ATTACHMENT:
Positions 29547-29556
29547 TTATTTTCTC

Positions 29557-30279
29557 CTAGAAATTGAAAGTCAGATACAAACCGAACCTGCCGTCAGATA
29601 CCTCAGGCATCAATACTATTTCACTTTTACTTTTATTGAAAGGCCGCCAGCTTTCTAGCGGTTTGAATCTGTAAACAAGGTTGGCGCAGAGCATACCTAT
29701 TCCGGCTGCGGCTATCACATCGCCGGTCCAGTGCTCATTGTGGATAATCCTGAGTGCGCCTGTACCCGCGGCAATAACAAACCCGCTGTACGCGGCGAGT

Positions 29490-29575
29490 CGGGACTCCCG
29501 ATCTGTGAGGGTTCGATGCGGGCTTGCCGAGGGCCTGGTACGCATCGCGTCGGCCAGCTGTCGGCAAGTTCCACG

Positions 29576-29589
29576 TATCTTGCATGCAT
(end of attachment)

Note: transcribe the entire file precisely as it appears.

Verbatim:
Positions 29547-29556
29547 TTATTTTCTC

Positions 29557-30279
29557 CTAGAAATTGAAAGTCAGATACAAACCGAACCTGCCGTCAGATA
29601 CCTCAGGCATCAATACTATTTCACTTTTACTTTTATTGAAAGGCCGCCAGCTTTCTAGCGGTTTGAATCTGTAAACAAGGTTGGCGCAGAGCATACCTAT
29701 TCCGGCTGCGGCTATCACATCGCCGGTCCAGTGCTCATTGTGGATAATCCTGAGTGCGCCTGTACCCGCGGCAATAACAAACCCGCTGTACGCGGCGAGT

Positions 29490-29575
29490 CGGGACTCCCG
29501 ATCTGTGAGGGTTCGATGCGGGCTTGCCGAGGGCCTGGTACGCATCGCGTCGGCCAGCTGTCGGCAAGTTCCACG

Positions 29576-29589
29576 TATCTTGCATGCAT